He has five daughters. When asked, he said he was initially disappointed that he had no son, but he said his daughters were so nice they won him over and he is very happy.


We told him Yvonne’s brother had four daughters and now six of his seven grandchildren are boys, so he just had to wait for boys.



The architecture in the south is reminiscent of typical Yemeni style.






This beach was great fun.


It was FULL of crabs racing back and forth with the water. They lived under little pyramids of sand. Try as we might, we could not get a photo of even one of them.


We had fun trying.











The Sultan Qaboos Grand Mosque was built in 2009 and is more impressive than this photo implies..




A little dead-end road ends at the walled enclosure for Job’s tomb.


This is one of the legendary tombs for Job (another is in Lebanon).


We always had trouble with the  Biblical story of Job’s relationship with a compassionate god.






Our guide wanted to take us to a fishing village and we arrived to see a catch being unloaded.


He bought some fish then drove around the village to find someone to cook it for us. It was not the time of day locals were eating.


He found a restaurant and negotiated our meal. The entire experience was memorable.






Our guide selected three fish and had a fisherman there clean them for us.




It was a wonderful fish lunch!



Omani dishdashas have a little tassel at the neck that has traditionally been used for perfume!






The wadis of Oman are ever varied but we were still surprised by Wadi Dirbat which is not far from Salalah.


During monsoon this place comes alive with waterfalls and the locals flock here.


Seeing the locals “at play” is always fun and here Yvonne interacted with some women.










The woman Yvonne is talking with here was about her age and very friendly.








She reluctantly allowed Juergen to take this much of a photo of her. We didn’t think she minded us, but she might have minded what the others thought.


It was obvious that almost every woman and girl had a slightly different take (probably uncertain as to what they could get away with) on Juergen’s photo-taking. Nonetheless, they were all very curious and wanted to interact with Yvonne.









And then, as we were about to walk on, she turned and posed with me. It would have been interesting to spend more time with her.



With some knowledge of Oman’s recent history, Oman is understood to be an amazing place. Imagine, in 1970 Oman and Yemen were very similar; tribe fighting tribe, dirt poor. They are not similar at all today, and it’s all because of one man, Sultan Qaboos.

It starts with the current sultan’s father, Said bin Taimur. In 1938, at 22, he took over from his father after he was educated at a British school in India. The country was on the verge of bankruptcy; he then balanced the books and never went into debt, thinking that was the best course. From 1957-59 there was a rebel war between interior tribes; one group backed by the Saudis and the Egyptians, the sultan’s army was supported by the British. The sultan won and retreated to Salalah in the south and rarely left the city.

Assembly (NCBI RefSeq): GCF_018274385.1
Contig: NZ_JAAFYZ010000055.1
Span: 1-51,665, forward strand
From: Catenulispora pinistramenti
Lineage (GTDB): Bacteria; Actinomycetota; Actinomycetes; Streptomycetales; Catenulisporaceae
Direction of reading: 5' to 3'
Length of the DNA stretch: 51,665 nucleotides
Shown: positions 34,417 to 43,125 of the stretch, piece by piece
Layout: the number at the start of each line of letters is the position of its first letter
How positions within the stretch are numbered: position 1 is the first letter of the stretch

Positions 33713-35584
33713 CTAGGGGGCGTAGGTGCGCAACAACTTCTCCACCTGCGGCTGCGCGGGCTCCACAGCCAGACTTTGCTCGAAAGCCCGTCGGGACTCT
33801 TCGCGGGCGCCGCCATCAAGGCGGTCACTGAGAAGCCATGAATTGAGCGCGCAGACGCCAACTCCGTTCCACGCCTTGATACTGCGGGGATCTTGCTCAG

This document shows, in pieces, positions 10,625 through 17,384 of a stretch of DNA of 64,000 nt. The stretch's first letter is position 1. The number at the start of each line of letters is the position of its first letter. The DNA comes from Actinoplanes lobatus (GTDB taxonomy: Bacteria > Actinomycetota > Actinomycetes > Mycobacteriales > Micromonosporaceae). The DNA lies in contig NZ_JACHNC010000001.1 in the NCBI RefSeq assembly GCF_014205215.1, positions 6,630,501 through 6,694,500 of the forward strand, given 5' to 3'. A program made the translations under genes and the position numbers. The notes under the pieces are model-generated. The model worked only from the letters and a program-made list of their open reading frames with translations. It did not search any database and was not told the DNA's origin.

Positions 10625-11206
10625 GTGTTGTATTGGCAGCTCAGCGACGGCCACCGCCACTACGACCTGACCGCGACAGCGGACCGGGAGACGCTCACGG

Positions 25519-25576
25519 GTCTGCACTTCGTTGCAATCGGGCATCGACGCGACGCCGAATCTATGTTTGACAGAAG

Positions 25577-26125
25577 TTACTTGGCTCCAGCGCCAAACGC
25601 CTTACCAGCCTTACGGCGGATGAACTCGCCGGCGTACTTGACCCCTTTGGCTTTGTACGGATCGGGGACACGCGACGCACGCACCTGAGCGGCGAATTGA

As no piece of machinery could be purchased without the sultan’s signature, there wasn’t even one tractor in the country.  In 1964 Shell discovered oil and by 1967 oil was being exported. The sultan refused to spend any money on development, opposed any changes and worked to keep Oman isolated from the world. Russian and Chinese imperialists filled the vacuum and began the Marxist-led Dhofar War to overthrow the sultan and take control of Oman and the Strait of Hormuz.

The sultan spent the last 10 years of his reign with his son, Qaboos, whom he restricted to the palace under a form of arrest. This was to ensure Qaboos wasn’t corrupted by outside influences after he returned from his Sandhurst military training in England.

In 1970, the current sultan, Qaboos, at 30, overthrew his father in a non-violent coup and sent him off to England in exile.

From 1970-1975 he went tribe to tribe across Oman to get their backing, one tribe at a time. With British assistance the Dhofar War was won.

After he got the endorsement of the tribes, he immediately began to modernize the country (with advisors from the US, among other countries) using the oil money as it came in. He used 5-year plans to step-by-step establish infrastructure, roads, schools, health clinics and more. His goal was to get the country modernized and independent of oil income before the oil runs out. He created a government with 82 elected members. In 1994 women got the vote. In 1998 a world-class container terminal opened. But by 1999, tourism contributed only 1% to GNP. He continues to make many changes in order to attract tourism.

He has a classical orchestra, a new opera house and more.

One of his continuing problems is to motivate the Omanis to work. Many foreigners work at tour companies and other companies because many Omani won’t do the work. Each Omani is given a stipend (we think) that isn’t much, but it’s enough to live on. The Omanis are made up of herders and farmers who find it difficult to stay at a desk at a 9 to 5 job.

It’s really interesting to compare Oman today, under Qaboos, to Yemen just next door. Before 1970, they were very similar. They are the same peoples. Tribes were continually in conflict and everyone was very poor.

Today the Omani tribes are all Omani first and tribesmen second. It’s an amazing job Qaboos has accomplished. Oman is also a presence in the world today, making a voice for a moderate Arab country.  And Yemen is still like Oman was in 1970. No peace, extremely poor, and tribe fighting tribe.

Another opinion on Oman: Last year while traveling (by air) from Ethiopia to Algeria we had a short layover in Cairo. We talked for some time with a very nice Yemeni. He was an architect (he showed us photos of his very modern house in Yemen) who went to Dubai to make money. He took his wife and three children to live in Cairo because it was better for children. When we discussed the difference between Yemen and Oman with him and asked him if he thought it was possible for Yemen, he said that he thought Oman was a little too “sterile” for Yemenis!